If there is an alternative, ++Rowan's critics have not produced it. Blathering on about taking on the conservatives, selling the LGBT movement down the creek, etc, are simply recipes to split the Communion not only in two, but in an irrevocable way. ++Rowan's respectful yet realistic way of describing the future, two Anglican ways, but both will not pretend to be the mind and voice of the Communion, has the singular advantage of keeping the door open to a renewed unity in the future.

But a question or three remains. How does a Two Tracks Communion work in each aspect of the Communion's life. Discussions at ecumenical meetings is only one aspect that life. Will the ACC meet together in the future as at present? Will Lambeth 2018 be like many conferences, with a conference for each Track meeting simultaneously, and occasional plenary sessions for all delegates?

But more pressing for lesser mortals such as myself, and perhaps you, dear reader, is what all this might mean on the ground as parishes and dioceses work out their futures. In broad terms, especially in the West, but not, I think, only in the West, many parishes and dioceses have a majority and a minority within with respect to attitudes to homosexuality. If, say, a minority of parishes wish to distance themselves from their diocese which wishes to overtly signal its agreement with the Covenant (whether or not a diocese can sign the Covenant, surely it can advertise itself as 'Covenant aligned' or similar), will such a grouping be able to do so?

These and many other questions are going to trouble us. I want to suggest that they will be less troublesome to answer within a Two Tracks Communion than from any position engendered by a split Communion.

Postscript: A very thoughtful and clear response posted by the Evangelical Fellowship of Irish Clergy effectively critiques the approach I am taking in this post. I note, however, that their post does not offer a clear way forward for dealing with TEC.


Anonymous said...

Maybe people need to learn a lesson from the experience of the British Labour Party in the late 70s and early 80s. Many Trotskyites and other far leftists joined as 'entryists' and took over weak areas. They briefly came to dominate the national party but provoked a civil war within the party and kept Labour out of power until Kinnock and Blair drove them out.
The revisionists have succeeded in North America in institutional control, but they have only driven out the younger and more devoted of members, who are regrouping in ACNA.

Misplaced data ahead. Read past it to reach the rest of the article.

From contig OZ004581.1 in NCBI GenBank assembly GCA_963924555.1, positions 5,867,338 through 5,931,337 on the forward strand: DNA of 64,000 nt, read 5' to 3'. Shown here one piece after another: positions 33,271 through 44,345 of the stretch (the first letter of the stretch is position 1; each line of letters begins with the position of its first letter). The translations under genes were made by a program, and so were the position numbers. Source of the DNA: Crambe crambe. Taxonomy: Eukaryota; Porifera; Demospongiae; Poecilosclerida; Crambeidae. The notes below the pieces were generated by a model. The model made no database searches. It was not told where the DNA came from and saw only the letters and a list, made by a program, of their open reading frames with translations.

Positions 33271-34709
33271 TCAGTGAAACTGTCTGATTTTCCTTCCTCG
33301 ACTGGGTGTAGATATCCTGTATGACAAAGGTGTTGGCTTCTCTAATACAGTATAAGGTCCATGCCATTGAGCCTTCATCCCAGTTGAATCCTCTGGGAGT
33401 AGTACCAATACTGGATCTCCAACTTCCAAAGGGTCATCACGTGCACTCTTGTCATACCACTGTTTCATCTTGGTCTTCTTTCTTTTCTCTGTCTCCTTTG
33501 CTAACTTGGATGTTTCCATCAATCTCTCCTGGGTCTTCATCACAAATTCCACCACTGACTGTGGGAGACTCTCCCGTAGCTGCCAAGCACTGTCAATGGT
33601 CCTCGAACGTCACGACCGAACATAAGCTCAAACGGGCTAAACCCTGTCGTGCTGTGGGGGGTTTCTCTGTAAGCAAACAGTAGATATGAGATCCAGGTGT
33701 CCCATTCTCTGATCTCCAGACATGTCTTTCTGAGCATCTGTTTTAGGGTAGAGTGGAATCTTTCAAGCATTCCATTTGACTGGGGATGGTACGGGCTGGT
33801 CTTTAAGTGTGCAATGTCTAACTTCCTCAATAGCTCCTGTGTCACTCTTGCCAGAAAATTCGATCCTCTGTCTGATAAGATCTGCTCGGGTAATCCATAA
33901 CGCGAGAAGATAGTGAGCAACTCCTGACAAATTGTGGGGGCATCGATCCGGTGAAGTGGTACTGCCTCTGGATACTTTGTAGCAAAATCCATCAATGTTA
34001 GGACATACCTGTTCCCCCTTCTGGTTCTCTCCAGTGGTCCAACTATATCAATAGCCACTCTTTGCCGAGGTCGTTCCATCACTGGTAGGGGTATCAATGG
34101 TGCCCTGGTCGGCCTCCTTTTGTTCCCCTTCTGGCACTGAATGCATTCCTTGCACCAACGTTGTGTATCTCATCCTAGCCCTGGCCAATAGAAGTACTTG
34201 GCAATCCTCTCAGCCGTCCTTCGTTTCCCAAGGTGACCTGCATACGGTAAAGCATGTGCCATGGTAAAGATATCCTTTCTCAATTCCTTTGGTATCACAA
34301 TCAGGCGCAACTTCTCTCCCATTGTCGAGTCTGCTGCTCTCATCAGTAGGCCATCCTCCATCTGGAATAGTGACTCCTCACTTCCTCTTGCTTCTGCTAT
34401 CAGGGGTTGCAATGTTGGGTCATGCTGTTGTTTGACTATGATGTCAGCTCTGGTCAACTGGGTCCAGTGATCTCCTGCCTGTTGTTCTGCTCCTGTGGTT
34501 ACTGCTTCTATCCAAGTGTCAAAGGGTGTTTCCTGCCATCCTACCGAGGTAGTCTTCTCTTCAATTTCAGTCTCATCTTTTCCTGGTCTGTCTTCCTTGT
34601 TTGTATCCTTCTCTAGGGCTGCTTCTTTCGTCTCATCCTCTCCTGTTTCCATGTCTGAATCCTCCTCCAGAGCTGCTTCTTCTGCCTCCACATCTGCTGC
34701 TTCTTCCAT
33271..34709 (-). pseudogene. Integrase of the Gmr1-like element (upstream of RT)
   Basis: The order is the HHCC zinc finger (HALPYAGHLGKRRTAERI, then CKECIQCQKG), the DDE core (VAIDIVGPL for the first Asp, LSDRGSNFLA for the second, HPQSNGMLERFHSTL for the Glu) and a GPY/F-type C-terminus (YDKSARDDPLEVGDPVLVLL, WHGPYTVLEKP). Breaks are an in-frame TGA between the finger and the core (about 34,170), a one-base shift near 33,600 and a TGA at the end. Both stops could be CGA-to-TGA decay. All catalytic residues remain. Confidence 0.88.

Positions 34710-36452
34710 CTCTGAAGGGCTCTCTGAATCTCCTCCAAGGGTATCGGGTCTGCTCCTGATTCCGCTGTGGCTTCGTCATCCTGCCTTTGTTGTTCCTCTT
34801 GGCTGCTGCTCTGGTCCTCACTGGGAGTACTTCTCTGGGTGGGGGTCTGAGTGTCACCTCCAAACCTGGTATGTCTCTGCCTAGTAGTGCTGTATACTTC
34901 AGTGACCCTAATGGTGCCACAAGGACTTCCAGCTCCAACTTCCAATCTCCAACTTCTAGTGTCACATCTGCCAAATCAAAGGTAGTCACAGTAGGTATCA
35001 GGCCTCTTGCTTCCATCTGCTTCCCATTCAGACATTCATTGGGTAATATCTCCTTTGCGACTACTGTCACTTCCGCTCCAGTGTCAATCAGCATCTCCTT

A two-track Anglicanism will not stay in tandem, because systemic liberalism would drive out the residual orthodox and continue the relentless and perverse logic of religious subjectivity. Tec will become ever more like the Church of Sweden, with its partnered lesbian bishop and increasingly non-Christian 'theology'. It is neo-Gnostic in its basic assumptions - which is to say (as St Irenaeus would have remarked), it may use (some!) Christian language but it means something quite different thereby. Let it go.

Peter Carrell said...

Hi Anonymous
We do need to learn that lesson ... though (in my reading on the internet) the "entryist" tactics are being charged against FCA in the C of E, as well as against liberals in TEC.

A significant question lies in the "integrity" of various sides. I tend to trust that TEC is not gnostic in its theology, even though I disagree with some of its conclusions. But you alert people such as myself to be more wary than I am!

Anonymous said...

The FCA folk are lifelong orthodox Anglicans, so it's hard to see how they could be "entryists". Splitters, maybe, in the eyes of the opponents, but not cuckoos in the nest.
By 'neo-gnostic' I meant the exotic underlying theologies to be found in many Episcopal institutions and clerical heads, only partly veiled by comparatively conservative liturgical language. Spong was just the most notorious of these. Schori is not really that far behind but is less inclined (for political reasons) 'epater les bourgeois'.

Peter Carrell said...

Hi Anonymous
There are lifelong Anglicans in both conservative and liberal camps. There is an 'entryist' flavour to some activities going on under the name "Anglican", namely attempts by minorities to influence the shape of the whole Communion, but they are different to the Militant Tendency in the Labour Party which operated in a secretive way (as I recall).
The alleged neo-gnosticism of TEC is difficult to pin down. Some votes at GC 2009 imply it is not the overwhelming theology of TEC, though it appears to be the theology of the majority of bishops and deputies!